By Piave Pitisci Lake, M.D., Member of the Path2Parenthood Mental Health Advisory Council
Fertility treatment often involves invasive, time-consuming tests and procedures, and complicated medication schedules-all of which add to the stress of the diagnosis. There have been many studies investigating the effects of infertility and its treatments that suggest an increase in distress as well as symptoms of depression and anxiety in infertile women. The psychological effect of the hormones women take during infertility treatment has not been adequately studied, despite the fact that mood swings and depression are known side effects of ovulation induction medications and that women undergoing ovulation induction often complain of psychological problems.
Ovulation induction is an important part of many fertility treatments. It is utilized to stimulate egg maturity and cause ovulation in women for whom ovulation is an underlying cause of infertility. Non-hormone medications and/or hormone medications that have similar actions as natural hormones are used to stimulate the ovaries to produce mature oocytes. They can be taken orally or through injections.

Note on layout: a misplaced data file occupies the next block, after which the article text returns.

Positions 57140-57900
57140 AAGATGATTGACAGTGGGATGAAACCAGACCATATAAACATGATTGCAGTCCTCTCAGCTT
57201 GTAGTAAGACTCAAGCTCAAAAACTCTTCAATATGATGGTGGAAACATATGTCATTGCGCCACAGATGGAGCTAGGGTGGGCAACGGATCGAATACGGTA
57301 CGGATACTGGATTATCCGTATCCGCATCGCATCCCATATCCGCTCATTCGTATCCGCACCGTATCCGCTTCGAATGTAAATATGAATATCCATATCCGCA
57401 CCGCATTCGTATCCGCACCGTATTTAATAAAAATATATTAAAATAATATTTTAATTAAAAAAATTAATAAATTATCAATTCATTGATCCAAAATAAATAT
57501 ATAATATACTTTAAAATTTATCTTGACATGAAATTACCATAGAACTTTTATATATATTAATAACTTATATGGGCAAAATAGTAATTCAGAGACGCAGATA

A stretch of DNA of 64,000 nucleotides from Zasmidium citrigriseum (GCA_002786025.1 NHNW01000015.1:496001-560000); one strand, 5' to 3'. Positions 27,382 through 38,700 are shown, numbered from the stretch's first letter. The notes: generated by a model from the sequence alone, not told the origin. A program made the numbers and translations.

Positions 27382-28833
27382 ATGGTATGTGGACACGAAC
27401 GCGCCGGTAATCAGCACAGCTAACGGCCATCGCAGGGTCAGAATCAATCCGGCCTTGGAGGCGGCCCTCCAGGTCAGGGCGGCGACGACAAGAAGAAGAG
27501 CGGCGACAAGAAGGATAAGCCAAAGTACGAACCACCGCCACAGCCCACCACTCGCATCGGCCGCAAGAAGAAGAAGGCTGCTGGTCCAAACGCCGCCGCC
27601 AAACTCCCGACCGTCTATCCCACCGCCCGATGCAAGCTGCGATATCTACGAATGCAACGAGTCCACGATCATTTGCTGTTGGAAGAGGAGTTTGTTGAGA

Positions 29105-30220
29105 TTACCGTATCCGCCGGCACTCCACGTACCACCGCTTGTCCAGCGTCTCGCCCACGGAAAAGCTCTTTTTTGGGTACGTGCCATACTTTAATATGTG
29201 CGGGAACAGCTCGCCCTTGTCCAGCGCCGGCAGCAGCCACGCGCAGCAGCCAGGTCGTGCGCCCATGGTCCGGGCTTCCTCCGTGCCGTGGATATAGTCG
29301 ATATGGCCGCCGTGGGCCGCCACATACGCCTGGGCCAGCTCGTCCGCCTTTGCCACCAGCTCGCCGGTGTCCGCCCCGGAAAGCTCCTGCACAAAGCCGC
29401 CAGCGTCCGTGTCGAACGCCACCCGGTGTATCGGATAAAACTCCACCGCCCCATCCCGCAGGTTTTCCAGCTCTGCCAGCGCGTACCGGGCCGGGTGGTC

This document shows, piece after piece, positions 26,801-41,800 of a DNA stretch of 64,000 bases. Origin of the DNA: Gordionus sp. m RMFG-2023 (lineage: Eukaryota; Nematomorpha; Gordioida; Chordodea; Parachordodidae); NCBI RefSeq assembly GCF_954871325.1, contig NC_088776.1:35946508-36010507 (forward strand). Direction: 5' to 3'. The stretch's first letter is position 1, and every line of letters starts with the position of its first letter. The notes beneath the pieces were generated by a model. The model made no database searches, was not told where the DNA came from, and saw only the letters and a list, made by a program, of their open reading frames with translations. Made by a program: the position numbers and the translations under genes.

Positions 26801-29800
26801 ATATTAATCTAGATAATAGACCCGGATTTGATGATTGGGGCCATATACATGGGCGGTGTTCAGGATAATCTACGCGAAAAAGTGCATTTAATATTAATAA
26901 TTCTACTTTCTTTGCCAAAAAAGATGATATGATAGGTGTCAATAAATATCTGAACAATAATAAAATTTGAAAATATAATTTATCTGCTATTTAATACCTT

In a natural menstrual cycle, ovulation requires the presence of several hormones with specific actions. Between menses and ovulation, follicles within the ovary are maturing. Estrogen levels in this phase are rising and peak around the time of ovulation. Progesterone levels at this time are much lower than those of estrogen. After ovulation, estrogen levels decline and progesterone levels increase.
It has long been known that depression is twice as common in women than men and that women are most at risk of developing depression during their reproductive years. Studies have been conducted that support the role of hormonal changes in the onset of mood and anxiety symptoms during premenstrual, post-partum, and perimenopausal periods in a woman’s life. The interaction of the gonadal steroids estrogen and progesterone and brain systems implicated in mood disorders is very complex. Based on studies of women with premenstrual dysphoric disorder, post-partum depression, and perimenopausal depression, it appears that it is the normal fluctuation in hormone levels during these periods that trigger mood symptoms in some women. Studies have shown that the absolute levels of estrogen and progesterone measured at various points during reproductive events do not correlate with mood symptoms. It is not always clear which women will be vulnerable and the exact fluctuations triggering mood symptoms have not been clearly defined.